A relative unknown, Oliver Chris, takes on the pivotal role of Bottom, and I can imagine his initial disbelief (turning to abject horror and then near-hysterical self-doubt) when told “Oh, you’ve got to show Judi Dench your Bottom eight times a week”. Amazingly, however, he takes on this Grande Dame of the Stage and comes within an ass’s whisker of matching her performance. He’s a much younger Bottom than usual, full of a young man’s braggadocio and with a great sense of comedy timing. In fact, apart from Dench herself, he’s the best thing in the entire play. His Pyramus in the “play within a play” is the funniest I’ve ever seen.

So don’t believe all the hype you’ve heard about this production. It may be good enough for the people of Kingston but its by no means a landmark production. Like Bottom, Flute, Starveling and their friends, its all a bit mechanical.

In 1935, A Midsummer Night's Dream got the Hollywood treatment; the wonderful Olivia de Havilland played Hermia, Dick Powell was her Lysander, James Cagney made an unlikely Bottom and Mickey Rooney was Puck.  Although most of the film was awful, there are moments of true Hollywood magic, particularly this section which pulled out all the stops in showing the wood outside Athens as a dark, enchanted and possibly dangerous place, peopled by all sorts of strange creatures - just as Shakespeare intended. And not as Peter Hall depicts it.

What the critics thought: (somewhat predictably, most of the reviews read like a complete Judi-fest, with the pro critics reviewing The Dame practically to the exclusion of the remainder of the cast.  I find this sort of fawning quite embarrassing, and have taken particular care to select a good balance of reviews from various sources)






15 February 2010

A Man of No Importance, Arts Theatre, Wednesday 10th February 2010

In 1964 in Dublin, Ireland, Alfie Byrne is the director of an amateur theatre troupe that has been shut down by Father Kenny. The group, The St. Imelda's Players, is based at the church. Alfie, a bus conductor, wants to stage a production of Oscar Wildes Salome at his church, despite the objections of church authorities.

As he reflects on events, the actors in the troup become, in effect, a Greek chorus and take him through a typical day of "A Man of No Importance", in the form of a play in which he is not the director but the star. As the "play" unfolds, the people in Alfie's life appear: his sister Lily, a handsome bus driver Robbie Fay, and newcomer Adele Rice. Alfie "performs" by speaking Wilde's words to Adele, impressing the bus passengers (who are members of the acting group). As Alfie prepares dinner for himself and Lily, he tells her that he has met a woman. Lily has delayed marriage with her boyfriend Mr. Carney to take care of Alfie until he marries, and is happy for him. Alfie explains that he is not interested in marriage to Adele--he wants her to act in Salome. Frustrated, Lily castigates Alfie for wasting his time in amateur theatre. After an evening in a pub, Alfie returns home, confused about his true identity. As he gazes at himself in the mirror, he sees Oscar Wilde in a dream, and admits that he loves Robbie. After a rehearsal of Salome, Lily invites Adele for Sunday dinner, saying that Alfie is hesitant to speak for himself. As Alfie is walking her home, Adele tells him that she has a boyfriend, John, in her home town and starts crying. Alfie, understanding about secrets, advises "Love Who You Love".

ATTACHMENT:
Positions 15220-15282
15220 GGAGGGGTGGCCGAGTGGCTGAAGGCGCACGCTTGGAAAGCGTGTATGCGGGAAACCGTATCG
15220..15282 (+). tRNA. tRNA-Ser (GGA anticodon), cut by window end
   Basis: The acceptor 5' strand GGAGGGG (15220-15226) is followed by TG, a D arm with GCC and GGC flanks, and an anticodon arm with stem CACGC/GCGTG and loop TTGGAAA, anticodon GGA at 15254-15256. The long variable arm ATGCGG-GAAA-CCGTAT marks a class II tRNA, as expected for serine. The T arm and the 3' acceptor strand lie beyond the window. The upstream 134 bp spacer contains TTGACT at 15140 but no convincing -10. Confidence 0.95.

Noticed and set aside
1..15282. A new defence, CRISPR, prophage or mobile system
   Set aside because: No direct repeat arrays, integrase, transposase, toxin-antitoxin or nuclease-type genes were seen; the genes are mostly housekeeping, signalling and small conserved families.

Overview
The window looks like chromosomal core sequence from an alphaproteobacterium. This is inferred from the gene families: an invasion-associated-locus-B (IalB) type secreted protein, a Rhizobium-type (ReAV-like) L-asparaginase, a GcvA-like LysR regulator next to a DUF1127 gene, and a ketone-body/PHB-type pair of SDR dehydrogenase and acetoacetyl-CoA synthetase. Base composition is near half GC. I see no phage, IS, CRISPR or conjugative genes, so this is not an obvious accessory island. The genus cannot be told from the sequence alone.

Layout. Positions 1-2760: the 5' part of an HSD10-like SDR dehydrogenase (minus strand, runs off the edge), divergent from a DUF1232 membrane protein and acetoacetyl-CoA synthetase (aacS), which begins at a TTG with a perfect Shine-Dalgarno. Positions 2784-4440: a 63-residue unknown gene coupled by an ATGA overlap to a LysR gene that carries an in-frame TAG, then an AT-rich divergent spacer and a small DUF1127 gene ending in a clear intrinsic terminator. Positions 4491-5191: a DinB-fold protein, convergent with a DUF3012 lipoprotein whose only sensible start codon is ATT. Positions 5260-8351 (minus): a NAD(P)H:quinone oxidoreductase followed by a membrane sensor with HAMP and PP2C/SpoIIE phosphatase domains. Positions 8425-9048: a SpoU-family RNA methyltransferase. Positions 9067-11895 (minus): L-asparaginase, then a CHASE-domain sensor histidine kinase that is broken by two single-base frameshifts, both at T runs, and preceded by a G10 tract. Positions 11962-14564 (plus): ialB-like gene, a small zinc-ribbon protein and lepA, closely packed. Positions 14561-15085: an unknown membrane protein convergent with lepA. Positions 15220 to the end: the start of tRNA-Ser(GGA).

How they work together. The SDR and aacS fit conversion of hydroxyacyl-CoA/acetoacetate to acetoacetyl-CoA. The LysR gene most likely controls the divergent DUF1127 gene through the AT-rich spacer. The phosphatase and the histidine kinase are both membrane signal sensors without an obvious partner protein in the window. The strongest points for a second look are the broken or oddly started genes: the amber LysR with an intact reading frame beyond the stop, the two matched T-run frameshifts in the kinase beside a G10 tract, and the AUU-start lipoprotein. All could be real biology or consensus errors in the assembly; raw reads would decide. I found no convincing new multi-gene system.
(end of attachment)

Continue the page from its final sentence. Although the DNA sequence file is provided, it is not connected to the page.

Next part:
Breton Beret propositions Alfie, and Alfie is trapped between his own shame and desire, but Oscar Wilde again advises him that the way to eliminate temptation is by giving in.